The frequency of adolescents in BHUs of the city of Rio Grande was low during the study period, and the consultations for health education were even rarer. Among the strategies to attract teenagers to the health services, one could include a discussion along with health professionals on the sexual and reproductive rights of adolescents, as well as the need for a differentiated welcoming and attendance.

It is also necessary to discuss, together with young people of both genders, the issues related to their rights, as well as demystify the gynecological consultation, presenting it as an alternative for the promotion of sexual and reproductive health, through which, besides accessing to contraceptive methods, a competent, safe and unprejudiced guidance takes place.

Another key aspect to the success of programs in health education is the synchrony between health and educational services. Schools and BHUs must act in a coordinated and complementary manner. This will allow the themes problematized in schools, about autonomy for the conduction of choices and youth participation, to be individually experienced. Winning the confidence of teenagers is not an easy task. Thus, every opportunity must be seized. Whatever the reason for consultation, the health professional must find a moment to highlight this issue and explain to adolescents about their rights with regard to confidentiality and privacy of such circumstance.


1. Instituto Brasileiro de Geografia e Estatística - IBGE [site de Internet]. Pesquisa Nacional de Saúde do Escolar 2009. [citado em 10 mai 2013] Available at: http://www.ibge.gov.br/home/estatistica/populacao/pense/default.shtm.

2. Dietrich J, Khunwane M, Laher F, Bruyn G, SikkemaKJ, Gray G. “Group sex” parties and other risk patterns: a qualitative study about the perceptions of sexual behaviours and attitudes of adolescents in Soweto, South Africa. Vulnerable Children and Youth Studies: An International Interdisciplinary Journal for Research, Policy and Care. 2011; 6(3): 244–54.

3. Marston C, King E. Factors that shape young people’s sexual behaviour: a systematic
review. Lancet. 2006; 368 (9547): 1581-6.

4. Ministério da Saúde (Br). [site de Internet]. Portal da Saúde. [citado em 10 mai 2013] Available at: http://portal.saude.gov.br/portal/aplicacoes/noticias/default.cfm?pg=dspDetalheNoticia&id_area=124&CO_NOTICIA=11137.

5. Ministério do Planejamento, Orçamento e Gestão (Br). Indicadores Sociodemográficos e de Saúde no Brasil. Estudos e Pesquisas. 2009; 25: 9-16.

6. Gravidez de adolescentes entre 10 e 14 anos e vulnerabilidade social [site de Internet]. Estudo exploratório em cinco capitais brasileiras. 2004. [citado em 20 mai 2011] Available at: http://www.ecos.org.br/download/Pesquisa%20Gravidez%20na%20Adolescencia%20-%20Mar%C3%A7o2004.pdf.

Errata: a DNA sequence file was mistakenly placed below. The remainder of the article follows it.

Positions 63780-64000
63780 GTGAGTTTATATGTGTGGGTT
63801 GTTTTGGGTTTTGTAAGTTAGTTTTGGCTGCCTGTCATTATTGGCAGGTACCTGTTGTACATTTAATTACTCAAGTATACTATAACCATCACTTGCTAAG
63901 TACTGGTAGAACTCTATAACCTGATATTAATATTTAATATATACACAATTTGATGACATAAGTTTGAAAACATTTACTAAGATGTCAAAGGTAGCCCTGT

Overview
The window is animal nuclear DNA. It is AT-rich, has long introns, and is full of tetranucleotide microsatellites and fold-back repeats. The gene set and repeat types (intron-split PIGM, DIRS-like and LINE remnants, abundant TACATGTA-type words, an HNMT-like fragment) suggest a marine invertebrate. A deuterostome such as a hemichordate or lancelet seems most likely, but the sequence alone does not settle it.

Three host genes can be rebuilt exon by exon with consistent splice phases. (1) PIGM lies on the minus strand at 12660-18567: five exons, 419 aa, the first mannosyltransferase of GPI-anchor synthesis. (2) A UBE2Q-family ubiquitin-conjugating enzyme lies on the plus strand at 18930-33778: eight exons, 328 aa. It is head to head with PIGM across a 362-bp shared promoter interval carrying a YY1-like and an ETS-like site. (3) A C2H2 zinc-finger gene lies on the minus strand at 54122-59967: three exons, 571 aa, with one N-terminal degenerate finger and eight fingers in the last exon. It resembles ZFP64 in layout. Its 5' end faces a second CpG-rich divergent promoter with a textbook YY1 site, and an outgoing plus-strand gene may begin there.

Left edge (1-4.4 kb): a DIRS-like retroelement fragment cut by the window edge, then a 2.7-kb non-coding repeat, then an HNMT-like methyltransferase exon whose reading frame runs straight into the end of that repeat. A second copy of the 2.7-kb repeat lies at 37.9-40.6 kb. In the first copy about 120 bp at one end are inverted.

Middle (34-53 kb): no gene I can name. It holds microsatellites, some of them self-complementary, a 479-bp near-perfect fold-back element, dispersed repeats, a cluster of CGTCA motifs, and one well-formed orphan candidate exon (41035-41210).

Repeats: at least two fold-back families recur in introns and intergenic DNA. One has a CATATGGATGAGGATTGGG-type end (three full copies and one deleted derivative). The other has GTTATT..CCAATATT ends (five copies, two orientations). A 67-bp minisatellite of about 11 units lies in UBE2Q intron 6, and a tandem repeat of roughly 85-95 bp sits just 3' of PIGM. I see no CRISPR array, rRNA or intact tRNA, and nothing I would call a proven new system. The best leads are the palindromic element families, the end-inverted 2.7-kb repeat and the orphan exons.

7. Ishida VK. Estatuto da criança e do adolescente: doutrina e jurisprudência. 8a ed. São Paulo: Atlas; 2007.

8. Ministério da Saúde (Br) [site de Internet]. Caderneta de Saúde da adolescente. Brasília (DF): Ministério da Saúde; 2009. [citado em 12 ago 2012] Available at: http://portal.saude.gov.br/portal/saude/visualizar_texto.cfm?idtxt=29672&janela=1.

9. Ministério da Saúde (Br). Secretaria de Atenção à Saúde. Orientações para o atendimento à saúde da adolescente. [citado em 07 abr 2012] Available at: http://bvsms.saude.gov.br/bvs/publicacoes/orientacoes_atendimento_adolescnte_menina.pdf.

10. Horta NC, Lage AMD, Sena RR. Produção científica sobre políticas públicas direcionadas para jovens. Rev enferm UERJ. 2009; 17: 538-43.

11. Ministério da Saúde (Br). Secretaria de Atenção à saúde. marco legal: saúde, um direito de adolescentes. Brasília (DF): Editora MS; 2007.

12. Taquette SR. Conduta ética no atendimento à saúde de adolescentes. Adolescência & saúde. 2010; 7(1): 6-11.

13. Ministério da Saúde (Br). Secretaria de Atenção à Saúde. Departamento de Ações Programáticas e Estratégicas. Marco teórico e referencial: saúde sexual e saúde reprodutiva de adolescentes e jovens. Brasília (DF): Ministério da Saúde; 2007.

14. Drezett J, Junqueira L, Antonio IP, Campos FS, Leal MCP, Iannetta R. Contribuição ao estudo do abuso sexual contra a adolescente: uma perspectiva de saúde sexual e reprodutiva e de violação de direitos humanos. Adolescência & saúde. 2004; 1(4): 31-9.

15. Decat P, Nelson E Meyer S Jaruseviciene L M; Segura Z Gorter A, et al.Community embedded reproductive helth interventions for adolescents in Latina America: developenment na avaluation of a complex multi-centre intervention. BMC Public Health 2013; 13:31. [citado em 13 abr 2013] Available at: http://www.biomedcentral.com/1471-2458/13/31.

16. Carvacho IE, Mello MB, Morais SS, Silva JLP. Fatores associados ao acesso anterior à gestação a serviços de saúde por adolescentes gestantes. Rev Saúde Pública. 2008; 42: 886-94.

17. Silva CM, Vargens OMC. Estratégias para a desmedicalização na consulta de enfermagem ginecológica. Rev enferm UERJ. 2013; 21: 127-30.

18. Higarashi IH, Baratieri T, Roecker S, Marcon SS. Atuação do enfermeiro junto aos adolescentes: identificando dificuldades e perspectivas de transformação. Rev enferm UERJ. 2011; 19: 375-80.

19. Costa RF, Queiroz MVO, Zeitoun RCG. Cuidado ao adolescente: Contribuições para a enfermagem. Rev enferm UERJ. 2012; 20: 197-202.

20. Ministério da Saúde (Br). Secretaria de Atenção à Saúde. Departamento de Ações Programáticas Estratégicas. Saúde do adolescente: competências e habilidades. Brasília (DF): Editora MS; 2008.

Direitos autorais 2014 Vera Lúcia de Oliveira Gomes, Camila Daiane Silva, Cristiane Lopes Amarijo, Gabriela Del Mestre Martins, Adriana Dora da Fonseca

Licença Creative Commons
Esta obra está licenciada sob uma licença Creative Commons Atribuição - Não comercial - Sem derivações 4.0 Internacional.